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Fete the Press

April 25th, 2014 - 9:10 am

One journalist who worked in China tells their sad story of self-censorship:

Theoretically, I could have sneaked something provocative into print. Before the edition went to the printer, I could have asked one of our page designers to switch the text. I knew they didn’t read the articles when they were working. But I would have lost my job, and it might have cost my boss his publishing licence. A lot of people might have lost jobs. I decided that nothing I could have possibly written would justify the human cost. So, the system works.

As it happens China does occasionally throw journalists into jail, and so the implicit cost calculation of defying the censors is able to keep most people in check. For all the opacity of censorship, it’s easy to figure the price of disobeying.

Writers like to rail against censorship, but they’re less keen on discussing what it’s like to work under it. When they do, shame, loneliness and psychic harm are common themes. When you build a life of letters, it’s painful to admit that your work has served the repressive status quo rather than the cause of enlightenment.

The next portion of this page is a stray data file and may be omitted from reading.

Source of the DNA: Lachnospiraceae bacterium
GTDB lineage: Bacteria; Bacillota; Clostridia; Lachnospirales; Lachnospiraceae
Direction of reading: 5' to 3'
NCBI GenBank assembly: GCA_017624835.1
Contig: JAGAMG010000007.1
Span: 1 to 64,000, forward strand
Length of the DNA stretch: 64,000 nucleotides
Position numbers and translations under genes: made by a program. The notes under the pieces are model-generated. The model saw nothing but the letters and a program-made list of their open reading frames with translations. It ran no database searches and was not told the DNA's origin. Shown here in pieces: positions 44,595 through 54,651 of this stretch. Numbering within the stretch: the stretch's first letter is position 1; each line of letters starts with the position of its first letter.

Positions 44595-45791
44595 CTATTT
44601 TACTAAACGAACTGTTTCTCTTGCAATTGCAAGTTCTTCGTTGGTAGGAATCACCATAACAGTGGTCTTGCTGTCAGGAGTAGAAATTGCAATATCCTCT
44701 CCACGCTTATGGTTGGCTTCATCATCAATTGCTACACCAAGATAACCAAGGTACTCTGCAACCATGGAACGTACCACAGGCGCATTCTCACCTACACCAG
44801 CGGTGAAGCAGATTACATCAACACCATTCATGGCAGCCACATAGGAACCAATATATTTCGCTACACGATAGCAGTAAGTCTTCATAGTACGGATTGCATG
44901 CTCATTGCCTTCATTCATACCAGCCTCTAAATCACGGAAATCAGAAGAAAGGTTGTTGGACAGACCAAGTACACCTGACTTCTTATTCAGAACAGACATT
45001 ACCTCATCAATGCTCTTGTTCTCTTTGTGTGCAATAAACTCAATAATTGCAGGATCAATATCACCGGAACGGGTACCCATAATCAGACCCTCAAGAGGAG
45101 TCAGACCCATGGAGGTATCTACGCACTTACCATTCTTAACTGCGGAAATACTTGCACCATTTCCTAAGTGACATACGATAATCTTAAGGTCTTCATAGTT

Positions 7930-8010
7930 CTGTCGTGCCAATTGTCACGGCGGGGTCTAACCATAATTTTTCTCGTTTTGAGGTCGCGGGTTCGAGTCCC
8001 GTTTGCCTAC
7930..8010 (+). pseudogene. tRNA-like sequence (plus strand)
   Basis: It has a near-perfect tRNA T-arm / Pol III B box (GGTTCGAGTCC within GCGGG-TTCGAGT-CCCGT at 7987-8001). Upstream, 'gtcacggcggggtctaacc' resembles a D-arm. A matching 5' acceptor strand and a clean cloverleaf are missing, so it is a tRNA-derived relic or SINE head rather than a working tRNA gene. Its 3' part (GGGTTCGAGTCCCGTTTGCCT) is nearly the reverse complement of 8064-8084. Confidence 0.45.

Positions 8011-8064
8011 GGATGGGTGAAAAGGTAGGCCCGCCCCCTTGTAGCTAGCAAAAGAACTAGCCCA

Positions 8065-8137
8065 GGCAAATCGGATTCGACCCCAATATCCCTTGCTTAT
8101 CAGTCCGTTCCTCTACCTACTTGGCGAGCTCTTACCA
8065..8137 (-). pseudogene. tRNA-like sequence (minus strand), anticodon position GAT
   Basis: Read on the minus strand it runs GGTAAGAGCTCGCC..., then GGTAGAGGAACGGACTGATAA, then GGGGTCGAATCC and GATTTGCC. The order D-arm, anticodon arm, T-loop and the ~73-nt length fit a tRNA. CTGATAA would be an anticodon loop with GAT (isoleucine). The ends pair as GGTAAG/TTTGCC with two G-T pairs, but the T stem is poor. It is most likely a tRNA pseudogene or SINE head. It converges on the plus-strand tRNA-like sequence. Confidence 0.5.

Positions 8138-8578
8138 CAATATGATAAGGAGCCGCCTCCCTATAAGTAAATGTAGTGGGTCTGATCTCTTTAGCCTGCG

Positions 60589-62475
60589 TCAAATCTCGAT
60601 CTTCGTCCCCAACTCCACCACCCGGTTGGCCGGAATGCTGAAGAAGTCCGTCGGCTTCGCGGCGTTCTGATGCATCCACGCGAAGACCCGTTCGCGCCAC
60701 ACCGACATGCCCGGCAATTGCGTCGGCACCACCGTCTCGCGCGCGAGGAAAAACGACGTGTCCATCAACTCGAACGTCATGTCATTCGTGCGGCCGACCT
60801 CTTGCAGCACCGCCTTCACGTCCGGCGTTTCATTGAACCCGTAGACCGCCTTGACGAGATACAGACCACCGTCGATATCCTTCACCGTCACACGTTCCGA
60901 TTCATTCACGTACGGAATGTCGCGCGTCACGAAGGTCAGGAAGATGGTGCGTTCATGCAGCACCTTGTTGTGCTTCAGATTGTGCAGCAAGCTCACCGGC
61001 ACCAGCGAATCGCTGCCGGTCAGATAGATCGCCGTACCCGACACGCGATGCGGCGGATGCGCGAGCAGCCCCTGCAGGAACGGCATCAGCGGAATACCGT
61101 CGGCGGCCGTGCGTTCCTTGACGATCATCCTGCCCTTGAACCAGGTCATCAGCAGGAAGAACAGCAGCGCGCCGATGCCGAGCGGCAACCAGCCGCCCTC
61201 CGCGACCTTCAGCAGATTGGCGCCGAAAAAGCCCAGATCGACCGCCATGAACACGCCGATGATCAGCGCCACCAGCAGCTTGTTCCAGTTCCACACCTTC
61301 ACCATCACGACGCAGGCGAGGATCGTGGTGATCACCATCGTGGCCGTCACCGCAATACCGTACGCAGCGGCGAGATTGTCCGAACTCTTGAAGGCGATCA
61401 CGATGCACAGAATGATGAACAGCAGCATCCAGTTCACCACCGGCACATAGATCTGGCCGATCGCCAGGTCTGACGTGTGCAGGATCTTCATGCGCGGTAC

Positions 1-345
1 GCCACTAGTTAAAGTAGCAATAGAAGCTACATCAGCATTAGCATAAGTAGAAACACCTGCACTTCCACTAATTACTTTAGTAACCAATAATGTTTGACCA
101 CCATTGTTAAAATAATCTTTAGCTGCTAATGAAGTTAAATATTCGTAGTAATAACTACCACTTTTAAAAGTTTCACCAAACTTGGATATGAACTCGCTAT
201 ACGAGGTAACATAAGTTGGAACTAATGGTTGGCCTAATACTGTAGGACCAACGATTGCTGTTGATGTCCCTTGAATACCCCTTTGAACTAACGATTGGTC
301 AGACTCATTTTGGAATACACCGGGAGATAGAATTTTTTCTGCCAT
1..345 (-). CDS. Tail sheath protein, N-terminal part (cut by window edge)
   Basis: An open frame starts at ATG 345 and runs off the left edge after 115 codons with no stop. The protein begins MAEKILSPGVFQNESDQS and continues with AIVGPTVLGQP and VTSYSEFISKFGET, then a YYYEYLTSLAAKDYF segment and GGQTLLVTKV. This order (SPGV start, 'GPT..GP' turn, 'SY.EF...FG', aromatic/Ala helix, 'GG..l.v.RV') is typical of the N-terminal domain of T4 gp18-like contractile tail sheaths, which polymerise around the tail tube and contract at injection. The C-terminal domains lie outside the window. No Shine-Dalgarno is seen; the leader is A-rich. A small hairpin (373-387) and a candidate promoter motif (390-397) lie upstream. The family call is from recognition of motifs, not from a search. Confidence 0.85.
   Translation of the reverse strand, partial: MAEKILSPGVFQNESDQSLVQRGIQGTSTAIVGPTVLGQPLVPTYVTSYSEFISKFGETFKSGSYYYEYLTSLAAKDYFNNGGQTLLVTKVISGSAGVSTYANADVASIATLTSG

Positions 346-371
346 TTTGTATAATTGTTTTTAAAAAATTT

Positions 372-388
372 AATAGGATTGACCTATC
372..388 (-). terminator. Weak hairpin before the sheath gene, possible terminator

One wonders if Thomas Friedman, admirer of Chinese “efficiency,” approves.

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All Comments   (4)
All Comments   (4)
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Friedman wouldn't be bothered: when you already have Truth, you don't need freedom.
43 weeks ago
43 weeks ago Link To Comment
Shame has a pretty small carbon footprint.
44 weeks ago
44 weeks ago Link To Comment
At least he is not afraid to tell his sad story. The journalists covering Dear Leader are not as forthcoming. If she reported about Benghazi, a rising star journalist would lose her job, a lying government official would become her former employer's go to expert reaping millions of payoffs. Methink our journalist's story is sadder.
44 weeks ago
44 weeks ago Link To Comment
Yes, Friedman does.

Just ask Sharyl Attkisson. The rot is deep and broad.
44 weeks ago
44 weeks ago Link To Comment
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